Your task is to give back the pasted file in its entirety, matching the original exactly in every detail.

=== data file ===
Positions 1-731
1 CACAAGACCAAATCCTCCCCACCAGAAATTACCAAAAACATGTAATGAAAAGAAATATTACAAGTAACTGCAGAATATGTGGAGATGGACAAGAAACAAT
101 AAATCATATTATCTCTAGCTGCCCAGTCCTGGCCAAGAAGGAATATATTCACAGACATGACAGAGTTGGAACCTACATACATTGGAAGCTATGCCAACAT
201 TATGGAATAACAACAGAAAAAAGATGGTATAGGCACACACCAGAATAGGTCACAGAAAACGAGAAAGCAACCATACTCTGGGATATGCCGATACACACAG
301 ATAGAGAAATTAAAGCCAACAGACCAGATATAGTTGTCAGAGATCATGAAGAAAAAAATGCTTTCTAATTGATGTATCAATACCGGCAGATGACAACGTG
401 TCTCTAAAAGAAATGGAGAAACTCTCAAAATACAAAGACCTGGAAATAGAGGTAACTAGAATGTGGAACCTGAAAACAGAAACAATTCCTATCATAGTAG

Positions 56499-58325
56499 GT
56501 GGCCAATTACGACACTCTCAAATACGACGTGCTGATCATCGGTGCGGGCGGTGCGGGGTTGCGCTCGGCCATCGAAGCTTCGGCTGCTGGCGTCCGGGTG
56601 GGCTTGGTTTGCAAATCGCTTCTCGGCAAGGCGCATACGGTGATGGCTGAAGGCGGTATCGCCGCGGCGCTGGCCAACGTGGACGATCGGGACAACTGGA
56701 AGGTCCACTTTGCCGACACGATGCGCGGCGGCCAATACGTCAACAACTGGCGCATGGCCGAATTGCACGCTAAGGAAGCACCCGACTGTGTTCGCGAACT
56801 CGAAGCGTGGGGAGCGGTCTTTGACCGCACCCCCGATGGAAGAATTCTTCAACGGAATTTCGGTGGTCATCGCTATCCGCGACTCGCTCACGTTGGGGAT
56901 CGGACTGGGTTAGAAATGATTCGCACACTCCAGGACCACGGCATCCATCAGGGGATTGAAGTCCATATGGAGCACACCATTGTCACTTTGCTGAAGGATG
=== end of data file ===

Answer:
Positions 1-731
1 CACAAGACCAAATCCTCCCCACCAGAAATTACCAAAAACATGTAATGAAAAGAAATATTACAAGTAACTGCAGAATATGTGGAGATGGACAAGAAACAAT
101 AAATCATATTATCTCTAGCTGCCCAGTCCTGGCCAAGAAGGAATATATTCACAGACATGACAGAGTTGGAACCTACATACATTGGAAGCTATGCCAACAT
201 TATGGAATAACAACAGAAAAAAGATGGTATAGGCACACACCAGAATAGGTCACAGAAAACGAGAAAGCAACCATACTCTGGGATATGCCGATACACACAG
301 ATAGAGAAATTAAAGCCAACAGACCAGATATAGTTGTCAGAGATCATGAAGAAAAAAATGCTTTCTAATTGATGTATCAATACCGGCAGATGACAACGTG
401 TCTCTAAAAGAAATGGAGAAACTCTCAAAATACAAAGACCTGGAAATAGAGGTAACTAGAATGTGGAACCTGAAAACAGAAACAATTCCTATCATAGTAG

Positions 56499-58325
56499 GT
56501 GGCCAATTACGACACTCTCAAATACGACGTGCTGATCATCGGTGCGGGCGGTGCGGGGTTGCGCTCGGCCATCGAAGCTTCGGCTGCTGGCGTCCGGGTG
56601 GGCTTGGTTTGCAAATCGCTTCTCGGCAAGGCGCATACGGTGATGGCTGAAGGCGGTATCGCCGCGGCGCTGGCCAACGTGGACGATCGGGACAACTGGA
56701 AGGTCCACTTTGCCGACACGATGCGCGGCGGCCAATACGTCAACAACTGGCGCATGGCCGAATTGCACGCTAAGGAAGCACCCGACTGTGTTCGCGAACT
56801 CGAAGCGTGGGGAGCGGTCTTTGACCGCACCCCCGATGGAAGAATTCTTCAACGGAATTTCGGTGGTCATCGCTATCCGCGACTCGCTCACGTTGGGGAT
56901 CGGACTGGGTTAGAAATGATTCGCACACTCCAGGACCACGGCATCCATCAGGGGATTGAAGTCCATATGGAGCACACCATTGTCACTTTGCTGAAGGATG